Friday, November 29, 2013

How Jules Left Prison

The day they let Jules out of prison, two guards escorted him to meet the warden. The warden’s wood-paneled office was much bigger than the cell where Jules had spent the past five years of his life. The warden was a large man with a square jaw and skin tanned the color of mahogany. Jules was very pale but had spent the past one thousand eight hundred and twenty-five days lifting weights and that, combined with the crude tattoos, made him a very large and scary dude.

The warden had Jules’ file on his desk. He made a show of flipping through the papers inside, frowning at the lists of crimes and misdemeanors. He slapped it shut and said: “I have a cherry 1968 Shelby Mustang parked outside this facility, V8 engine, beautiful beast.”

Jules sat in the creaking wooden chair on the other side of the desk and said nothing. He was following the first rule of prison: stay quiet, at least until you know the score.

The warden said: “That car’s my baby. Can you guess why it’s parked outside?”

Jules shook his bullish neck: no.

“Because I earned it, Mister Jules. I came to work every day, and did my job, and collected an honest man’s paycheck.” The warden flashed his white tombstone teeth, leaning back in his plush throne. “And if you work very hard and stay out of trouble, someday you might have a car just like that. Something to ponder, Mister Jules.”

Jules nodded his massive head: yes.

The warden clapped his pillow-soft hands. “That’s settled, then. Good luck out there.” He offered a cheery wave as the guards escorted Jules out.

Down in a caged room they shook a manila envelope full of Jules’ personal effects onto the counter: two brass keys, an ancient cell phone, a pack of strip-club matches, a scuffed wallet with three crumpled dollars and an expired driver’s license, and a wedding ring. His knife was missing.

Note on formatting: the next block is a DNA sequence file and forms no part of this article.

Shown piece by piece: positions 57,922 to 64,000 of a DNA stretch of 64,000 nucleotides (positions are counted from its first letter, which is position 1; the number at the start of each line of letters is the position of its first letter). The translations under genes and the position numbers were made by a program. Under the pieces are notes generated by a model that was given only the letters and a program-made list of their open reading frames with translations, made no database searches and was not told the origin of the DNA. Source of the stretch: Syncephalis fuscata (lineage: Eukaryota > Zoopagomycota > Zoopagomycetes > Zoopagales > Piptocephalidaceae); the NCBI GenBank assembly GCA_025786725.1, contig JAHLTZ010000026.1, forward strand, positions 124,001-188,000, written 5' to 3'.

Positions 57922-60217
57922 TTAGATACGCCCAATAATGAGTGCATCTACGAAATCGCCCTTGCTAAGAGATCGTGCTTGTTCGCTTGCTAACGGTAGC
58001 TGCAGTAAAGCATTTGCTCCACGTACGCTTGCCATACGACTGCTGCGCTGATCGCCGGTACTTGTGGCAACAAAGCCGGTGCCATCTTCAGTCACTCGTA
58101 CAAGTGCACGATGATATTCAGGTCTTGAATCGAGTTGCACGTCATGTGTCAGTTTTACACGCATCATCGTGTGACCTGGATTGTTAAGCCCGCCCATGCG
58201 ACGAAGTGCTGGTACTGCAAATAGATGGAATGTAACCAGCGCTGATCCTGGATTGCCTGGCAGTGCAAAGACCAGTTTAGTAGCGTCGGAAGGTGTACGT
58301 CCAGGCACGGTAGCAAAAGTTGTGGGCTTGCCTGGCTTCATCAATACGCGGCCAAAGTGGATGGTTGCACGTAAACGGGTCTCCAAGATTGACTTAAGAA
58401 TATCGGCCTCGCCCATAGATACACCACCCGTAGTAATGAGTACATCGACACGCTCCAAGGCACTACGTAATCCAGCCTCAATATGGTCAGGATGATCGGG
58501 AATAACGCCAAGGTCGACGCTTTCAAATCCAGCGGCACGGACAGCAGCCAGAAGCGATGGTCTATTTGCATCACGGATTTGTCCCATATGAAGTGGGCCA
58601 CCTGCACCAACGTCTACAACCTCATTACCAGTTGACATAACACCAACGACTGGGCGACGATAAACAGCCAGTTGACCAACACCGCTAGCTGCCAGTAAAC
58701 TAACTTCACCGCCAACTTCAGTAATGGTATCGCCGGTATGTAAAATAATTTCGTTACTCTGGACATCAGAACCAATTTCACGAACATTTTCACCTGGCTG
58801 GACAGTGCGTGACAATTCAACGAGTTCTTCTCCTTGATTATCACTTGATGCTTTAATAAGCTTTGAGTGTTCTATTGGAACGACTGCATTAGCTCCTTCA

Jules slipped the keys, phone, matches, and wallet into the pockets of his leather jacket. The wedding ring he tossed into the convenient wastebasket. He let the guards walk him into the noonday firestorm and down a narrow sandy path sandwiched between tall fences. Beyond the chain-link the desert burned white and infinite, split by the black line of the highway snaking east to west.

“See you soon,” one of the guards said, and the front gate snapped open. Jules officially returned to the land of freedom, swiveling in his tracks like a lost dog. Nobody was waiting to pick him up, but that wasn’t surprising.

Already sweating in the hundred-degree heat, Jules walked along the fence and into the shadow of the prison wall. In front of him, ten rows of cars gleamed in the sunlight. He found the Mustang in a special parking space close to the entrance. It was every inch as cherry as the warden promised. The driver’s door was unlocked, the keys tucked behind the visor. Who would travel all the way out here to steal a car?

A guard on the wall shouted something as Jules roared for the highway, but that beautiful V8 engine made it hard to hear the words.